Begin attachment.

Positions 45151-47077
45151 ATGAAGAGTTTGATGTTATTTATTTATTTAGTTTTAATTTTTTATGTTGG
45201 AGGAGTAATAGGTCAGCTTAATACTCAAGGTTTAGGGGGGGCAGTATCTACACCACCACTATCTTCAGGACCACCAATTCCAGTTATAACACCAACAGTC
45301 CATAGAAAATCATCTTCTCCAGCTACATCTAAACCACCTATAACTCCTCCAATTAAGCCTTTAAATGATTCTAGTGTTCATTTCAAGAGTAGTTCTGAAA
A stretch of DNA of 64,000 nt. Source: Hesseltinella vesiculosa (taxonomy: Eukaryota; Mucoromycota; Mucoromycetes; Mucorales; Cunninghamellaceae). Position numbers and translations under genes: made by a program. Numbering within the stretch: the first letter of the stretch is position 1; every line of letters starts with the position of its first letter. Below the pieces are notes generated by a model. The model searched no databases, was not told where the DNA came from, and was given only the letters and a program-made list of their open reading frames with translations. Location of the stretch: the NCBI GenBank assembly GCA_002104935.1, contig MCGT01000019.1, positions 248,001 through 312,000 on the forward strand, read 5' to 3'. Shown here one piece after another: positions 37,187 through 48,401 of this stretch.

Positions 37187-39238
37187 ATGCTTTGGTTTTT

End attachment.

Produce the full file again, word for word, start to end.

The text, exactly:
Positions 45151-47077
45151 ATGAAGAGTTTGATGTTATTTATTTATTTAGTTTTAATTTTTTATGTTGG
45201 AGGAGTAATAGGTCAGCTTAATACTCAAGGTTTAGGGGGGGCAGTATCTACACCACCACTATCTTCAGGACCACCAATTCCAGTTATAACACCAACAGTC
45301 CATAGAAAATCATCTTCTCCAGCTACATCTAAACCACCTATAACTCCTCCAATTAAGCCTTTAAATGATTCTAGTGTTCATTTCAAGAGTAGTTCTGAAA
A stretch of DNA of 64,000 nt. Source: Hesseltinella vesiculosa (taxonomy: Eukaryota; Mucoromycota; Mucoromycetes; Mucorales; Cunninghamellaceae). Position numbers and translations under genes: made by a program. Numbering within the stretch: the first letter of the stretch is position 1; every line of letters starts with the position of its first letter. Below the pieces are notes generated by a model. The model searched no databases, was not told where the DNA came from, and was given only the letters and a program-made list of their open reading frames with translations. Location of the stretch: the NCBI GenBank assembly GCA_002104935.1, contig MCGT01000019.1, positions 248,001 through 312,000 on the forward strand, read 5' to 3'. Shown here one piece after another: positions 37,187 through 48,401 of this stretch.

Positions 37187-39238
37187 ATGCTTTGGTTTTT